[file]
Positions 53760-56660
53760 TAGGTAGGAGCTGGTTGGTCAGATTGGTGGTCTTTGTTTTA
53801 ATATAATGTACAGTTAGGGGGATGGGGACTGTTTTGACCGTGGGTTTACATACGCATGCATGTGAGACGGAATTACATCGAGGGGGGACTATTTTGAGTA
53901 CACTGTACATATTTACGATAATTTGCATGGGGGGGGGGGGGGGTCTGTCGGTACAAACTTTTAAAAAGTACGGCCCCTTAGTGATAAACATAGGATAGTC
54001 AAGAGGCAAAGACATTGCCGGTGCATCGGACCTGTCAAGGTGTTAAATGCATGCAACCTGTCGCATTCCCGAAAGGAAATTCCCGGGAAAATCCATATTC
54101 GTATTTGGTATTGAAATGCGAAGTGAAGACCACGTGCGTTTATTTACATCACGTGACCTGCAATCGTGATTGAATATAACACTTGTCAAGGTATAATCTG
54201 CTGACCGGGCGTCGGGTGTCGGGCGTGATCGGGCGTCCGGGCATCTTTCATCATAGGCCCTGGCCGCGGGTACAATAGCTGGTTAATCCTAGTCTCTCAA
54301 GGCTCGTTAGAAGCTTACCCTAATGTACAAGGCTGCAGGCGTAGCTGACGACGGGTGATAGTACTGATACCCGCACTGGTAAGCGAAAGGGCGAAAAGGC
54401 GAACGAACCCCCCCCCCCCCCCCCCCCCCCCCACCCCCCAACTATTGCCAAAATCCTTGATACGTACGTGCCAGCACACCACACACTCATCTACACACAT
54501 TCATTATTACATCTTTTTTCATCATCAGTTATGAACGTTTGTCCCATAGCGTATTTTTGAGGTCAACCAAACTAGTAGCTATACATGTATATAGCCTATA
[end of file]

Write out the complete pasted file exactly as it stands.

Positions 53760-56660
53760 TAGGTAGGAGCTGGTTGGTCAGATTGGTGGTCTTTGTTTTA
53801 ATATAATGTACAGTTAGGGGGATGGGGACTGTTTTGACCGTGGGTTTACATACGCATGCATGTGAGACGGAATTACATCGAGGGGGGACTATTTTGAGTA
53901 CACTGTACATATTTACGATAATTTGCATGGGGGGGGGGGGGGGTCTGTCGGTACAAACTTTTAAAAAGTACGGCCCCTTAGTGATAAACATAGGATAGTC
54001 AAGAGGCAAAGACATTGCCGGTGCATCGGACCTGTCAAGGTGTTAAATGCATGCAACCTGTCGCATTCCCGAAAGGAAATTCCCGGGAAAATCCATATTC
54101 GTATTTGGTATTGAAATGCGAAGTGAAGACCACGTGCGTTTATTTACATCACGTGACCTGCAATCGTGATTGAATATAACACTTGTCAAGGTATAATCTG
54201 CTGACCGGGCGTCGGGTGTCGGGCGTGATCGGGCGTCCGGGCATCTTTCATCATAGGCCCTGGCCGCGGGTACAATAGCTGGTTAATCCTAGTCTCTCAA
54301 GGCTCGTTAGAAGCTTACCCTAATGTACAAGGCTGCAGGCGTAGCTGACGACGGGTGATAGTACTGATACCCGCACTGGTAAGCGAAAGGGCGAAAAGGC
54401 GAACGAACCCCCCCCCCCCCCCCCCCCCCCCCACCCCCCAACTATTGCCAAAATCCTTGATACGTACGTGCCAGCACACCACACACTCATCTACACACAT
54501 TCATTATTACATCTTTTTTCATCATCAGTTATGAACGTTTGTCCCATAGCGTATTTTTGAGGTCAACCAAACTAGTAGCTATACATGTATATAGCCTATA